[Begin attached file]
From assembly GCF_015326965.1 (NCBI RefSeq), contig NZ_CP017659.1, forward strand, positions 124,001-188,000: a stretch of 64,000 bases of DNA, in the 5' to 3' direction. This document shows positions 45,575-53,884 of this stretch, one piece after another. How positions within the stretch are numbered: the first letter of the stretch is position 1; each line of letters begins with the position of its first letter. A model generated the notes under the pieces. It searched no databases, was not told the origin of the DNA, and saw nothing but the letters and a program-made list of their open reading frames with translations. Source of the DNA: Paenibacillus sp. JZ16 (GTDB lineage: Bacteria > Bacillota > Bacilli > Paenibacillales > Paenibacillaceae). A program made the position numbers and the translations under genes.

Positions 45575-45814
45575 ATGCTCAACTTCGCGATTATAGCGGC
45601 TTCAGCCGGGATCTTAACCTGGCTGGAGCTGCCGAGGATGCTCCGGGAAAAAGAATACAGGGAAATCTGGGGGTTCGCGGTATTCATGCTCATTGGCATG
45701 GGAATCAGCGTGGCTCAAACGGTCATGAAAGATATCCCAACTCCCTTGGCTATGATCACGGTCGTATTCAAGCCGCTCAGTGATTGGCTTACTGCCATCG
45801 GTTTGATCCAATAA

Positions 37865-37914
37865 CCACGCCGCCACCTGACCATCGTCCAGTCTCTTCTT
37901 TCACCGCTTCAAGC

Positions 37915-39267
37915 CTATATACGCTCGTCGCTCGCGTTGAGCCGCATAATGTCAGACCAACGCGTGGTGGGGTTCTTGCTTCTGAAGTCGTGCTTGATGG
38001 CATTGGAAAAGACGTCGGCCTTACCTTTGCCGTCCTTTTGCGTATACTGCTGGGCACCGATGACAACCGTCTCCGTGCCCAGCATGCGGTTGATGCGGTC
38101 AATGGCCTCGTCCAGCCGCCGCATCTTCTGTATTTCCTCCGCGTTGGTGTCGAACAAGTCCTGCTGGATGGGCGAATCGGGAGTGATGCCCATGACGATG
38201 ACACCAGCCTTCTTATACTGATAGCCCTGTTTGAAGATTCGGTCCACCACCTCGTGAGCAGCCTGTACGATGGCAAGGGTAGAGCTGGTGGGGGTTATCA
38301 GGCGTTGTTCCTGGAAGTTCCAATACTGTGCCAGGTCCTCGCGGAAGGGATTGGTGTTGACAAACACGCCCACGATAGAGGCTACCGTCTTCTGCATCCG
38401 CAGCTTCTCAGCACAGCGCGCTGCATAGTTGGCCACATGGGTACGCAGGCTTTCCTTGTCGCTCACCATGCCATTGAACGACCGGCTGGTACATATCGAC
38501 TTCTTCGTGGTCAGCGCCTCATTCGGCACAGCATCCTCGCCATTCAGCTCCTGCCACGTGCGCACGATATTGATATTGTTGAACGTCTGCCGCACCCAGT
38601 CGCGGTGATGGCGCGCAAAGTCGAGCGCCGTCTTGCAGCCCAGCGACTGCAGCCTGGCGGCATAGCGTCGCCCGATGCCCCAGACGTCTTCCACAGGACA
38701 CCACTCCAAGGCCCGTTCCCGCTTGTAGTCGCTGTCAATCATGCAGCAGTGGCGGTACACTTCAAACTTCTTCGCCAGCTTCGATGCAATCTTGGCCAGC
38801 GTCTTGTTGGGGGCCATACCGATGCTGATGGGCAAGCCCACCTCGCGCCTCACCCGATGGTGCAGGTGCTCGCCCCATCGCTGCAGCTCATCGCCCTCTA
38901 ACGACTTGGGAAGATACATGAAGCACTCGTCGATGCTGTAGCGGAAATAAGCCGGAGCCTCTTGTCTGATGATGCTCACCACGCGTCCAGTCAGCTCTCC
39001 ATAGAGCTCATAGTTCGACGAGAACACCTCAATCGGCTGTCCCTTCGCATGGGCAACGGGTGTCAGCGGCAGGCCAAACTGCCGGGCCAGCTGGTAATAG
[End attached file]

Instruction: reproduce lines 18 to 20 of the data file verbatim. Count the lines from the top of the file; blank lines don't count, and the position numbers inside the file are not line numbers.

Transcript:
38601 CGCGGTGATGGCGCGCAAAGTCGAGCGCCGTCTTGCAGCCCAGCGACTGCAGCCTGGCGGCATAGCGTCGCCCGATGCCCCAGACGTCTTCCACAGGACA
38701 CCACTCCAAGGCCCGTTCCCGCTTGTAGTCGCTGTCAATCATGCAGCAGTGGCGGTACACTTCAAACTTCTTCGCCAGCTTCGATGCAATCTTGGCCAGC
38801 GTCTTGTTGGGGGCCATACCGATGCTGATGGGCAAGCCCACCTCGCGCCTCACCCGATGGTGCAGGTGCTCGCCCCATCGCTGCAGCTCATCGCCCTCTA